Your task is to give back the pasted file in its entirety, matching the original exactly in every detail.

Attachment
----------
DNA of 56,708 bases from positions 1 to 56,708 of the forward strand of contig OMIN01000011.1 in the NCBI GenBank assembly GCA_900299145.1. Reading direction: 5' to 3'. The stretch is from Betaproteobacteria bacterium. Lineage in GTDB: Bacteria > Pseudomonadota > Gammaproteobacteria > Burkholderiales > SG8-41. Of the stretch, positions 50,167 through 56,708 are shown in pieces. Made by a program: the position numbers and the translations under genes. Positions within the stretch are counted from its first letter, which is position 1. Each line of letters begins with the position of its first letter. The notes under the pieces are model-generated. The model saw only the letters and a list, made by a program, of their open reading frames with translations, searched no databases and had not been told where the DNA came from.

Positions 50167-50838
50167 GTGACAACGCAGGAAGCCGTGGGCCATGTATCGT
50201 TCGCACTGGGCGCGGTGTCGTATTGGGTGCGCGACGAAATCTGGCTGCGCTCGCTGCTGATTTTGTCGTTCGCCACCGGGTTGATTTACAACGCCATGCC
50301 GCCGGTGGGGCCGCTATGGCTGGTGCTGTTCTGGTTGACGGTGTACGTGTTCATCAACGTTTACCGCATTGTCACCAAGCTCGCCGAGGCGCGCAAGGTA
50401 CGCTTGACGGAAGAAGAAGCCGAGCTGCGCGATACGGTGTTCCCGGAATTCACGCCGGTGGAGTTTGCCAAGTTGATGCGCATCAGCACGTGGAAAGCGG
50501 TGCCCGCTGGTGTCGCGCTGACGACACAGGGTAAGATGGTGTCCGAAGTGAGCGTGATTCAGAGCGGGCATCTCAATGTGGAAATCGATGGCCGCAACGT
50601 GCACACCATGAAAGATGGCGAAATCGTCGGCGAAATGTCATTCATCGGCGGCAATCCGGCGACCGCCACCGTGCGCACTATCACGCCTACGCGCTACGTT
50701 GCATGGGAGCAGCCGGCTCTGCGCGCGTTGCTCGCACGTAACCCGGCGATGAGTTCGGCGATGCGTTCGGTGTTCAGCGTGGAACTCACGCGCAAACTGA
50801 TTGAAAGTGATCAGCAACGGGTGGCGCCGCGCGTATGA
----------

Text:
DNA of 56,708 bases from positions 1 to 56,708 of the forward strand of contig OMIN01000011.1 in the NCBI GenBank assembly GCA_900299145.1. Reading direction: 5' to 3'. The stretch is from Betaproteobacteria bacterium. Lineage in GTDB: Bacteria > Pseudomonadota > Gammaproteobacteria > Burkholderiales > SG8-41. Of the stretch, positions 50,167 through 56,708 are shown in pieces. Made by a program: the position numbers and the translations under genes. Positions within the stretch are counted from its first letter, which is position 1. Each line of letters begins with the position of its first letter. The notes under the pieces are model-generated. The model saw only the letters and a list, made by a program, of their open reading frames with translations, searched no databases and had not been told where the DNA came from.

Positions 50167-50838
50167 GTGACAACGCAGGAAGCCGTGGGCCATGTATCGT
50201 TCGCACTGGGCGCGGTGTCGTATTGGGTGCGCGACGAAATCTGGCTGCGCTCGCTGCTGATTTTGTCGTTCGCCACCGGGTTGATTTACAACGCCATGCC
50301 GCCGGTGGGGCCGCTATGGCTGGTGCTGTTCTGGTTGACGGTGTACGTGTTCATCAACGTTTACCGCATTGTCACCAAGCTCGCCGAGGCGCGCAAGGTA
50401 CGCTTGACGGAAGAAGAAGCCGAGCTGCGCGATACGGTGTTCCCGGAATTCACGCCGGTGGAGTTTGCCAAGTTGATGCGCATCAGCACGTGGAAAGCGG
50501 TGCCCGCTGGTGTCGCGCTGACGACACAGGGTAAGATGGTGTCCGAAGTGAGCGTGATTCAGAGCGGGCATCTCAATGTGGAAATCGATGGCCGCAACGT
50601 GCACACCATGAAAGATGGCGAAATCGTCGGCGAAATGTCATTCATCGGCGGCAATCCGGCGACCGCCACCGTGCGCACTATCACGCCTACGCGCTACGTT
50701 GCATGGGAGCAGCCGGCTCTGCGCGCGTTGCTCGCACGTAACCCGGCGATGAGTTCGGCGATGCGTTCGGTGTTCAGCGTGGAACTCACGCGCAAACTGA
50801 TTGAAAGTGATCAGCAACGGGTGGCGCCGCGCGTATGA